Why Know It?
Understanding the structure of a company helps to:
- Assess whether to search on a different name or on the parent company to get the most information.
- Track turnover within a company, or track a company's stability over time.
- Determine ownership, products, and brands.
These key terms are used by Dun and Bradstreet. Consult individual business sources to understand their definitions.
Corporate Family Location
Top-most company of a corporate family
Main office of a company. Implies existence of one or more branches reporting to it, under same name.
Secondary location of a company. Reports to headquarters and carries same name as headquarters.
Secondary location of a company. Reports to headquarters but usually has a distinct name or trade name.
Corporation that owns more than half of the voting stock of another corporation (the subsidiary).
Corporation in which more than half of its voting stock is owned by another company
(Source: Pagell, Ruth A. and Michael Halperin. International Business Information: How to Find It, How to Use It. 2nd edition, p. 155)
Tracing Corporate Hierarchy
Besides a company's website, specialized business directories will track corporate structure. Tip: When figuring total sales for a company, you may need to analyze multiple records (headquarters and branches) for a fuller picture. Consult the introduction or the publisher for clarification about data.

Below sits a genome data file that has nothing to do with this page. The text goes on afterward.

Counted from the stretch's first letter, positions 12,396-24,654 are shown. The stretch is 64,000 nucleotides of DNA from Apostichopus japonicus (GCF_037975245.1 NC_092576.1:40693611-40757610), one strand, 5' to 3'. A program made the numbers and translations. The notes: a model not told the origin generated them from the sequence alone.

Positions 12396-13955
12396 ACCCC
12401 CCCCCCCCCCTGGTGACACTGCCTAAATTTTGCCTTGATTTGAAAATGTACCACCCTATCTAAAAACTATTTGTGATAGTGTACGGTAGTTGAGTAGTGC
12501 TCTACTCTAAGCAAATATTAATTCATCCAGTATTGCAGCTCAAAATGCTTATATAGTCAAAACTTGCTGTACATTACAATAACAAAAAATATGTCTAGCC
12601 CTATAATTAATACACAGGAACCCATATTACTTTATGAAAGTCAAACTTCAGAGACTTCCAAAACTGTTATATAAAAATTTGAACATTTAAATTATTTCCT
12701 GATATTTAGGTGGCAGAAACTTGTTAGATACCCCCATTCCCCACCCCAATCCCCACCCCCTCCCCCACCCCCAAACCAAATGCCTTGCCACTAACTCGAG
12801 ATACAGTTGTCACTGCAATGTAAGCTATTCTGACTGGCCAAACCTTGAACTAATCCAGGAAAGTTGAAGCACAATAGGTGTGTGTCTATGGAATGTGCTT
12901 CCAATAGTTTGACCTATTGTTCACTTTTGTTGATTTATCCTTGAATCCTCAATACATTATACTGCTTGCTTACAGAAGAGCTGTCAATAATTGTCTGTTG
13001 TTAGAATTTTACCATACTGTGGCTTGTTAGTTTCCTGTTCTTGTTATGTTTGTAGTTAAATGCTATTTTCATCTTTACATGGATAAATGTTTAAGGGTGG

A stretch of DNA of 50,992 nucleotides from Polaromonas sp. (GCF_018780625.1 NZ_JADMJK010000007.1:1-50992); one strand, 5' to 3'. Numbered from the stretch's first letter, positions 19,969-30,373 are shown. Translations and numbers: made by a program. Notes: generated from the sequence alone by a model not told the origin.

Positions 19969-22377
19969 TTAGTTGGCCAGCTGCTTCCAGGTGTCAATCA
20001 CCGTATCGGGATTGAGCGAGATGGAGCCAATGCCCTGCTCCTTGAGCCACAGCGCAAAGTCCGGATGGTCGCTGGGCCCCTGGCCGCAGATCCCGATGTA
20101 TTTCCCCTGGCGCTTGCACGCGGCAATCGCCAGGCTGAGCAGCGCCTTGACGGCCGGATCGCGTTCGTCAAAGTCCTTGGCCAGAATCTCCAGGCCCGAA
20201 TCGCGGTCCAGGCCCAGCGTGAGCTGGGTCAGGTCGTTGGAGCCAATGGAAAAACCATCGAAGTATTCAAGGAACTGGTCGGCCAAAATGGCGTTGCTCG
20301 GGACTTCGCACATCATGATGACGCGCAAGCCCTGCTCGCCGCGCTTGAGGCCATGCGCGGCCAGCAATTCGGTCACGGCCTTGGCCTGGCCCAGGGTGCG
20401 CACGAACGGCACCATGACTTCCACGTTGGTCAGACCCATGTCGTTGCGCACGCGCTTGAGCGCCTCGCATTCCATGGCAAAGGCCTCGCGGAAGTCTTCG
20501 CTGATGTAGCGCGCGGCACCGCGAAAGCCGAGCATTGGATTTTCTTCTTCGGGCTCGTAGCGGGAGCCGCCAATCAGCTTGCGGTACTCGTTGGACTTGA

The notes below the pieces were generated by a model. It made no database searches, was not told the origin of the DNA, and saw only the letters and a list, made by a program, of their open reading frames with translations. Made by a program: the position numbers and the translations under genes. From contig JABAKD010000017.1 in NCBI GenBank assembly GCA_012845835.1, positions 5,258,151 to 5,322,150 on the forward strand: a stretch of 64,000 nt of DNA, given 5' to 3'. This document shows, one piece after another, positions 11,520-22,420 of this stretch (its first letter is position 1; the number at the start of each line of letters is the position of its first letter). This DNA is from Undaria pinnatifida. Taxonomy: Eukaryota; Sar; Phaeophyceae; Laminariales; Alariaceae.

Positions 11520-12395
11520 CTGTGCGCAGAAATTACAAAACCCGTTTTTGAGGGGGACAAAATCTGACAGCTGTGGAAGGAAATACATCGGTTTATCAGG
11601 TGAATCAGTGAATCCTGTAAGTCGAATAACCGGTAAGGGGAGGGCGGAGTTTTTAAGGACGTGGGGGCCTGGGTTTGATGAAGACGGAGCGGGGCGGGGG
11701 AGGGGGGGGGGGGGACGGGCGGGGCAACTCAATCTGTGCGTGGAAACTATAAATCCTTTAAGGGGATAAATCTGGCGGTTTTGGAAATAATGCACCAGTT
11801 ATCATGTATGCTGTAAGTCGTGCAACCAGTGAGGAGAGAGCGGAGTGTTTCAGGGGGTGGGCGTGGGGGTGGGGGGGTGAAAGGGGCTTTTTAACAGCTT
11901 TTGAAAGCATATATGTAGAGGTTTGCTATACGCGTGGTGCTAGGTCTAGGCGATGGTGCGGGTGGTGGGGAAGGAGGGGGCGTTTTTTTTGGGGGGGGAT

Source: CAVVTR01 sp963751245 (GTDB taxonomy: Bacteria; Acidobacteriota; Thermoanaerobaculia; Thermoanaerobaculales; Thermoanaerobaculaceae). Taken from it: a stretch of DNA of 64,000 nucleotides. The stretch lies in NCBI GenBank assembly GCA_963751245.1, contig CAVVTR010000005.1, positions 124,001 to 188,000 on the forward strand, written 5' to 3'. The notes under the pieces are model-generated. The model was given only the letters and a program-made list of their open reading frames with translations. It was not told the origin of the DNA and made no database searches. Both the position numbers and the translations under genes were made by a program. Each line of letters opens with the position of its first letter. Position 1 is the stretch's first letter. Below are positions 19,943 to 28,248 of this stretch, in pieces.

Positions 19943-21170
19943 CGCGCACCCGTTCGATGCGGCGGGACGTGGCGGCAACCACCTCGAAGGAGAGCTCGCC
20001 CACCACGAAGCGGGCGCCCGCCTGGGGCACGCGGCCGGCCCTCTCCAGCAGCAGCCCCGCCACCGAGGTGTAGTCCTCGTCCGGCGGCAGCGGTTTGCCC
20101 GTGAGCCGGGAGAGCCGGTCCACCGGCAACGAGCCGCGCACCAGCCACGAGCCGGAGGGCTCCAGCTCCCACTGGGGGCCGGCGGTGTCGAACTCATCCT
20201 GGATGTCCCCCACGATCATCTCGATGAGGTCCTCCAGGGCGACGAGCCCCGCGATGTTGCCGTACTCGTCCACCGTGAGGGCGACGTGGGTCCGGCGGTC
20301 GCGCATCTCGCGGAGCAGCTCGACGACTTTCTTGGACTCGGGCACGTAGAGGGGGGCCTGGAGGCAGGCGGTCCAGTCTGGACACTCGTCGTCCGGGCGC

- Corporate Affiliations (public, private, U.S. and international companies)
Find corporate hierarchies and linkages for all major public and private companies and their subsidiaries worldwide. Provides business descriptions, basic financials, detailed competitor listings, brands, and service firms. Creates lists of foreign firms operating in the US and vice versa, has historical data, tracks mergers and acquisitions, and provides executive and board member listings. Database limited to one user at a time.
- International Directory of Company Histories
Search index of latest volume for name of company, or its parent, to see which volumes contain profiles. Good for in-depth history, founders, personnel, changes, and mergers and acquisitions.
- Brands and their Companies, a directory through Advanced Search in Gale Directory Library, will match companies to their brands.
- Listings for public and private companies and nonprofit organizations are based on annual reports, national phone books, newspapers, post office forms and legal filings.
- Guided search enables one to select the company's status or type of location.
- Up and down arrows by results depict corporate hierarchy. Click on arrows to see what a company owns, or who owns that company. Parent company record will have both an up and down arrow by its name.
- Mergent Intellect
Detailed company profiles also include family trees.
- Mergent Online by FTSE Russell
Individual profiles concisely outline a company's history. Some search methods include: 1) a basic search on the company name, 2) an advanced "corporate information" search on the name of a subsidiary, or 3) an advanced "textual" search on a company name in "business history."
- Lexis-Nexis Academic
Choose the company search option to find company profiles, announcements, and news.
Filings and annual reports will disclose the company's structure and information on its mergers and acquisitions.
Articles and News
Use the News, Articles link to search for timely information on a company's structure and related changes.